Illustration by Anastasiia Zubareva

NYUAD changes from Citibank to NBAD

All students are expected to be transferred to NBAD by the end of November.

At the start of the semester, freshmen at NYU Abu Dhabi were asked to sign up for a National Bank of Abu Dhabi account. Starting in mid-November, returning students began to receive emails about NYUAD changing from Citibank to NBAD for stipend cards. All students are expected to be transferred to NBAD by the end of November.
Executive Director of Financial Services at NYUAD Mona Louca explained the university’s recent switch in a conversation with The Gazelle. Their primary concern was the lack of flexibility with the use of Citibank prepaid cards. The cards are held by NYUAD and students were unable to manage their own accounts. With the NBAD bank accounts, students will now be able to transfer from and receive money directly into their accounts, access internet and mobile banking and enjoy a higher withdrawal and transaction limit. The accounts will also make requesting bank statements and transferring funds easier for students.
Citibank prepaid cards, Louca explained, were originally used due to restrictive banking requirements in the UAE, such as minimum account balances to open student accounts. This year, freshmen initially obtained Citibank cards because NBAD applicants required UAE visas and Emirates IDs, which freshmen only received later in the term. For upperclassmen, NYUAD worked with several different banks to solve other complications and facilitate the change. NBAD eventually became the university’s top choice.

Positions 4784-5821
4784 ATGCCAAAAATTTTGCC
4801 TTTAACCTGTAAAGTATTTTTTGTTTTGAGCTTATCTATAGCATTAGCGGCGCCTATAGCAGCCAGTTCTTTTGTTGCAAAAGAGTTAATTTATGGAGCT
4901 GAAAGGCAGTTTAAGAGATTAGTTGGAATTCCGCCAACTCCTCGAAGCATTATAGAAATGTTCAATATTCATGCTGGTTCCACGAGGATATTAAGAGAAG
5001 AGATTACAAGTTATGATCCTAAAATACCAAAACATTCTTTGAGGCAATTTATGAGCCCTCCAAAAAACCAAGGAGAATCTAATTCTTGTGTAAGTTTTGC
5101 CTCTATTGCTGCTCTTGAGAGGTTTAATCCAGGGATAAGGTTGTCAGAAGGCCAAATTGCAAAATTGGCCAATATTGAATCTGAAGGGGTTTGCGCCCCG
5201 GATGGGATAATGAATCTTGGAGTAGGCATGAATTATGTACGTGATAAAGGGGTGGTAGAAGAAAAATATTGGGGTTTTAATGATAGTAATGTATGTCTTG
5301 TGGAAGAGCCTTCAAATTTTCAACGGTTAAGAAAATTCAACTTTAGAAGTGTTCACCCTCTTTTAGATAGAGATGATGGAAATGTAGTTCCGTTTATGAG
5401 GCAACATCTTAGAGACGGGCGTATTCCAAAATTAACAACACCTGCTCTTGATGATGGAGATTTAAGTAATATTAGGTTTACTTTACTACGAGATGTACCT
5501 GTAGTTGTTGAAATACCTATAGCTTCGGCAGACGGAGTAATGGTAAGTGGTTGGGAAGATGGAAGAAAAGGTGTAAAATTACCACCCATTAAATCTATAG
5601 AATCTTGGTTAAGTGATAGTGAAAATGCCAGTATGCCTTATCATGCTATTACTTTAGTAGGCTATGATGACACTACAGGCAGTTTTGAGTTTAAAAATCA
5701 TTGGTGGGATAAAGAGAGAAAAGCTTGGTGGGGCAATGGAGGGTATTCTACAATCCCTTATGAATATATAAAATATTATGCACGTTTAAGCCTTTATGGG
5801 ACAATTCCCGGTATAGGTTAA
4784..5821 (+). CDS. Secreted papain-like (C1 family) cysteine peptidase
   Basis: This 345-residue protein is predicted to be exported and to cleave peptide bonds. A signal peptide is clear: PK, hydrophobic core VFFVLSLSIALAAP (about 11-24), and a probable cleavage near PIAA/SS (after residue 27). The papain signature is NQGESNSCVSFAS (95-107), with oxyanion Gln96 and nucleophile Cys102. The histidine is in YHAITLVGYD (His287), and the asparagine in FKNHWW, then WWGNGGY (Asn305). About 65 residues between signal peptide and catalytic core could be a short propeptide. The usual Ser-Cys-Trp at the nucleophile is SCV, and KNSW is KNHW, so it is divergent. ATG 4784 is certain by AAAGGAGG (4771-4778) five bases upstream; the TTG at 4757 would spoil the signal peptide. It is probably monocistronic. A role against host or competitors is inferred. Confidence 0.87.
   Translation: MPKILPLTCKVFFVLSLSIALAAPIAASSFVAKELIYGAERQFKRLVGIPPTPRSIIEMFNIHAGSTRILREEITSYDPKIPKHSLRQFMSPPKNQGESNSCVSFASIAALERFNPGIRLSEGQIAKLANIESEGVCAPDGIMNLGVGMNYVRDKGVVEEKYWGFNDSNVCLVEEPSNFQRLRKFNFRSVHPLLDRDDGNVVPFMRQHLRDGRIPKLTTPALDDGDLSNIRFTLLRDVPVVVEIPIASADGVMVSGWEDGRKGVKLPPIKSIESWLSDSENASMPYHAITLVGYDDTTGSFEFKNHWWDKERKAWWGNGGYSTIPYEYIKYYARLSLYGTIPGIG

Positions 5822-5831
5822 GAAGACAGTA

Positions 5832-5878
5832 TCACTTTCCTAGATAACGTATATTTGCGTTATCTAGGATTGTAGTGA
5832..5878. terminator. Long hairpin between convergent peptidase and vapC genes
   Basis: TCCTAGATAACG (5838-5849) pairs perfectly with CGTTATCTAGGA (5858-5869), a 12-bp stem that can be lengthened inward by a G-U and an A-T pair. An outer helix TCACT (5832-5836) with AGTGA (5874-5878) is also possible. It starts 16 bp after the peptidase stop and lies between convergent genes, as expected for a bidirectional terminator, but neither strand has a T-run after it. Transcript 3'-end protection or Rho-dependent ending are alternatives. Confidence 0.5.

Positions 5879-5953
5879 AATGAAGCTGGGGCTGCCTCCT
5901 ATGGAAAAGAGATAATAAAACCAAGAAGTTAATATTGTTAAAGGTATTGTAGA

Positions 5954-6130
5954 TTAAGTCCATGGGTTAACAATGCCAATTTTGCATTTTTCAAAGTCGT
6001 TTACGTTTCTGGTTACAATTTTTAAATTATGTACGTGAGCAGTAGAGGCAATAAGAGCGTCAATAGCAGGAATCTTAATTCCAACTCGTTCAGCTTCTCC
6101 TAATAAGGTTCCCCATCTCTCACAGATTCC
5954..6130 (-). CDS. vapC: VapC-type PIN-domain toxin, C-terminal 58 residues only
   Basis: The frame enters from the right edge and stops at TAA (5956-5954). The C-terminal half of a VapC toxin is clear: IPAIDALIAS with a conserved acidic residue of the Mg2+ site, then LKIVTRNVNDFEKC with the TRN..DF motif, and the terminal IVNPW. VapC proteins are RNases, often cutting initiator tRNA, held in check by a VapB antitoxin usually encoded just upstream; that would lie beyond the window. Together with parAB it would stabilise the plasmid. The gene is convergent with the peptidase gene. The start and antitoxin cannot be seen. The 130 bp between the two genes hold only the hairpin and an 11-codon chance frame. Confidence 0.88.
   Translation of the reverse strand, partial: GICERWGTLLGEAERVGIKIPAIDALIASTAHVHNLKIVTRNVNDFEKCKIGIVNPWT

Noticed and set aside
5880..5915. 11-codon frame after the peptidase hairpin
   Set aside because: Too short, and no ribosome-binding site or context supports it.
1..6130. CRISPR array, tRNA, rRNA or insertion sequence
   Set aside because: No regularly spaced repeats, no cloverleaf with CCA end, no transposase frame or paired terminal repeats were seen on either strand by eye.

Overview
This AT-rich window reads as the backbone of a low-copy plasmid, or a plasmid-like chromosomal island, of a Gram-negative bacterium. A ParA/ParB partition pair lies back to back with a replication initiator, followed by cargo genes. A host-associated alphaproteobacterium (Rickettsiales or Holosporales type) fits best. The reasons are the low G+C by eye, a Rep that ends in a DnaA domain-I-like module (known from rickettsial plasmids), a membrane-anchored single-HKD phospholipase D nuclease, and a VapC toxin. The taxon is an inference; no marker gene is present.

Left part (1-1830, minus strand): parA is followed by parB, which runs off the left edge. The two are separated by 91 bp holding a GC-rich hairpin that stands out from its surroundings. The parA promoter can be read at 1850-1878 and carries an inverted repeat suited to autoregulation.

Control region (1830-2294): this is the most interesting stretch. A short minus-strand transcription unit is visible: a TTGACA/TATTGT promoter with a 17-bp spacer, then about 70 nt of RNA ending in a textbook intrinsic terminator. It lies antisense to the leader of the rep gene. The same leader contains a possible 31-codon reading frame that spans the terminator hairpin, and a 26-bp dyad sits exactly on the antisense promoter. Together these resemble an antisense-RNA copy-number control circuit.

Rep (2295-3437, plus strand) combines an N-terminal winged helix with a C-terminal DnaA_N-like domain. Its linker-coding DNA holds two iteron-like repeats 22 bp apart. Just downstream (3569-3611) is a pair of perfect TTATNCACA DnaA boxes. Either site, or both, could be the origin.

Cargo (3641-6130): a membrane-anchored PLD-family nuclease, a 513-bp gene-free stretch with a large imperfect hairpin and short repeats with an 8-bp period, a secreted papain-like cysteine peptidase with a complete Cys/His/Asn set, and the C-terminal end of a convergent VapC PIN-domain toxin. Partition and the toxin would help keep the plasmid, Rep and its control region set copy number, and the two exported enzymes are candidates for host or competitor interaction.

Additionally, students in the past had raised concerns over Citibank’s refund process, which normally took between 30 to 60 days. Since the prepaid cards are held by NYUAD, the process had to go through students, Citibank and NYUAD, before the student is contacted again. With NBAD, students now have access to their own accounts enabling them to deal with the bank directly, vastly simplifying this process. The change from Citibank to NBAD has been seen as a positive one by many students.
“With NBAD we will get a full functioning account,” said freshman Wilson Hsu.
When asked about the benefits of having the NBAD account, Hsu added that the account offers more freedom than the prepaid cards, with more opportunities for money transfers and personal management. Sophomore Raghav Kumar echoed Hsu’s sentiments.
“There are many more NBAD ATMs in the city, and I think it’s a more vastly spread bank in the UAE so we don’t get charged to withdraw money,” Kumar added.
The transition to NBAD has already been implemented for many freshmen and is currently being facilitated for the rest of the student body. Student Finance held sessions on campus with NBAD for students to sign up for their bank accounts. The sessions are held in batches based on academic year and students are notified of the date and time of the session, along with the list of required documents for the application. If students are unable to attend the session for their class, they are given the option to attend the next session.
After the application, students are notified when their NBAD cards can be picked up and are given information on their use. The Citibank prepaid cards will remain active until their expiry, and funds on the cards will remain accessible to students. However, students have the option of withdrawing funds from their Citibank prepaid card and depositing them into the NBAD accounts.
For students currently studying away and other students who have yet to open their accounts, Student Finance will continue to put their stipends and other funds on Citibank prepaid cards until they can set up NBAD accounts in the UAE. For students currently studying at NYU Tel Aviv, NBAD cards will still function at any ATM that supports VISA. Student Finance has also highly recommended that students inform NBAD of any future travel, to ensure that accounts are not blocked for potential fraud.
NYUAD Student Finance is currently in the process of facilitating all students’ opening of their NBAD accounts. Students should have attended a session with the bank before the end of the fall semester.
Dominique Aquino Joaquin is a staff writer. Email her at
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